Join APA Division 51 President and UConn Health Disparities Institute Director, Dr. Wizdom Powell along with Dr. Brian Smedley, PhD of APA, Dr. Joel Wong, PhD, of Indiana University, Dr. Ron Levant, EdD, of APA Division 51 & Dr. Derrick Griffith, of Vanderbilt University. Death rates due to COVID-19 are highest among men across the U.S. There are sub-populations at great risk for COVID-19 disparities with higher impacts of racial/ethnic communities of color. If findings were rooted in biology, we would see across all racial/ethnic groups. Roles played by masculinities and psych0social factors, shared cultural expectations or standards of how men should be, we recognize that many of the expectations are socially constructed and operate in tandem with biological factors of potential disparate outcomes for men and boys. These conversations will center on reimagining masculinities, transforming systems, & advancing health equity.
APA Division 51 will 3 webinars on Men and Masculinities and COVID-19
Brian D. Smedley, PhD, is chief of psychology in the public interest and acting chief diversity officer, where he leads APA's efforts to apply the science and practice of psychology to the fundamental problems of human welfare and social justice. A national thought leader in the field of health equity, Smedley got his start in Washington, DC, as an APA Congressional Science Fellow, and subsequently served at APA as director of public interest policy. Most recently, he was co-founder and executive director of the National Collaborative for Health Equity, a project that connects research, policy analysis and communications with on-the-ground activism to advance health equity. He was also co-director of the Robert Wood Johnson Foundation Culture of Health Leadership National Program Center.From 2008-14, Smedley was vice president and director of the Health Policy Institute of the Joint Center for Political and Economic Studies in Washington, DC, a research and policy organization focused on addressing the needs of communities of color. Previously, Smedley was research director and co-founder of a communications, research and policy organization, The Opportunity Agenda, which seeks to build the national will to expand opportunity for all.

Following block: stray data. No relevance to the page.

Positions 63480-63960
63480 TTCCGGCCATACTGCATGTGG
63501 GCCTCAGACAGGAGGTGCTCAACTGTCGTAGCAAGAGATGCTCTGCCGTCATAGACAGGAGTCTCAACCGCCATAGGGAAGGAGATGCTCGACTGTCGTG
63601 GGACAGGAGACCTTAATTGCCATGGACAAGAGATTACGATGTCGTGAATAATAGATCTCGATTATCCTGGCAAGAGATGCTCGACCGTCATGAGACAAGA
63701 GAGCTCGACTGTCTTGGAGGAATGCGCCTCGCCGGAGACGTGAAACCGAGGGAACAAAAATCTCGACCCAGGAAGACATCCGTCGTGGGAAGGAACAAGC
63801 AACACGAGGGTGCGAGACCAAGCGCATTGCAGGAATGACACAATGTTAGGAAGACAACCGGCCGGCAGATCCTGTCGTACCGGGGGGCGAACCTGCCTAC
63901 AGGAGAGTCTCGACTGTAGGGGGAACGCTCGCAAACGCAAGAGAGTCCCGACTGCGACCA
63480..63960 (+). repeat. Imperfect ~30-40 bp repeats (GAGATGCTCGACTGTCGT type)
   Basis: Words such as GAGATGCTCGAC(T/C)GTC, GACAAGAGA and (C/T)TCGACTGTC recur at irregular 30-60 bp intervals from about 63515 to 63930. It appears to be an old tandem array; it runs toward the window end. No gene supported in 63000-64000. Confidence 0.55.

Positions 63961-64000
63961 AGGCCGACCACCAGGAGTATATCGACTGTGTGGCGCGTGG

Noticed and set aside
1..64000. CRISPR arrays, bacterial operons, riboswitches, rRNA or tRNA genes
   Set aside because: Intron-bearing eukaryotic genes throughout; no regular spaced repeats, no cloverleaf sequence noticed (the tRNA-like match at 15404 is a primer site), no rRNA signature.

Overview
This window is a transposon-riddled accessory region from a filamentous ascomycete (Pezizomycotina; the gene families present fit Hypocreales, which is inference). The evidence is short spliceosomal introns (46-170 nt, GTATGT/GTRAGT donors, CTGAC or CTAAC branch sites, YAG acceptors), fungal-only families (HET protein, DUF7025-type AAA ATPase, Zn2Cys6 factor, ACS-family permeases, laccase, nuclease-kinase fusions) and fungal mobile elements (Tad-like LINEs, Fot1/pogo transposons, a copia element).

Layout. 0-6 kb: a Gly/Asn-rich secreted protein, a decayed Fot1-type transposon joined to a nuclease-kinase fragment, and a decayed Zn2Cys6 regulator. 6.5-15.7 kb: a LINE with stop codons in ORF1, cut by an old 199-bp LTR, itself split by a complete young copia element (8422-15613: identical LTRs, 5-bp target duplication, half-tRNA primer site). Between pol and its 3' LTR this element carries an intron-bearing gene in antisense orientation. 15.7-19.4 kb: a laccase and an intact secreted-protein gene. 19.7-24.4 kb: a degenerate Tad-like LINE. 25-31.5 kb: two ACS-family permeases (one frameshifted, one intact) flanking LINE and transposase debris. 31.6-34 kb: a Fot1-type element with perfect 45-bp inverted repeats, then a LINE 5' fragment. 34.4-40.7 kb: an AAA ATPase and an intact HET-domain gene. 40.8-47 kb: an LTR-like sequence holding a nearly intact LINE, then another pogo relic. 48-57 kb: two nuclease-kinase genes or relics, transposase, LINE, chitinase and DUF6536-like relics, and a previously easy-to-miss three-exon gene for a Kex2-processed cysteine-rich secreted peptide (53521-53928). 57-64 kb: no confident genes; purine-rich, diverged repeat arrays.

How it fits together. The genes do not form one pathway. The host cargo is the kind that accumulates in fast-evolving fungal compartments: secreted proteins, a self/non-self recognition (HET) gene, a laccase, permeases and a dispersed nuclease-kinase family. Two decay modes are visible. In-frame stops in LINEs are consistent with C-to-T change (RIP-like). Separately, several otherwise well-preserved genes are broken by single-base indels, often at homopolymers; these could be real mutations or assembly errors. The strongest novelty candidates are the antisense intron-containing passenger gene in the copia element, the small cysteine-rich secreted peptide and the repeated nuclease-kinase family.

Additional Webinars and Resources
When We See Them: Optimizing supports for boys and their families amidst the COVID-19 pandemic
Communities of Color are disproportionately impacted by COVID-19. While we are talking about the physical health impacts, there are several psychosocial impacts like anxiety, social isolation, depression, and trauma where preparing for the psychological impact crisis of COVID-19 is critical. With the double pandemic of racism and COVID-19. Dr. Powell unpacks the invisible wounds of trauma and racism exposures to the body, minds, and spirits of children. Creating Healing-Centered approaches can help boys discover that they are much more than the sum total of trauma(s). Dr. Powell describes ways to create healing-centered strategies for boys and men of color.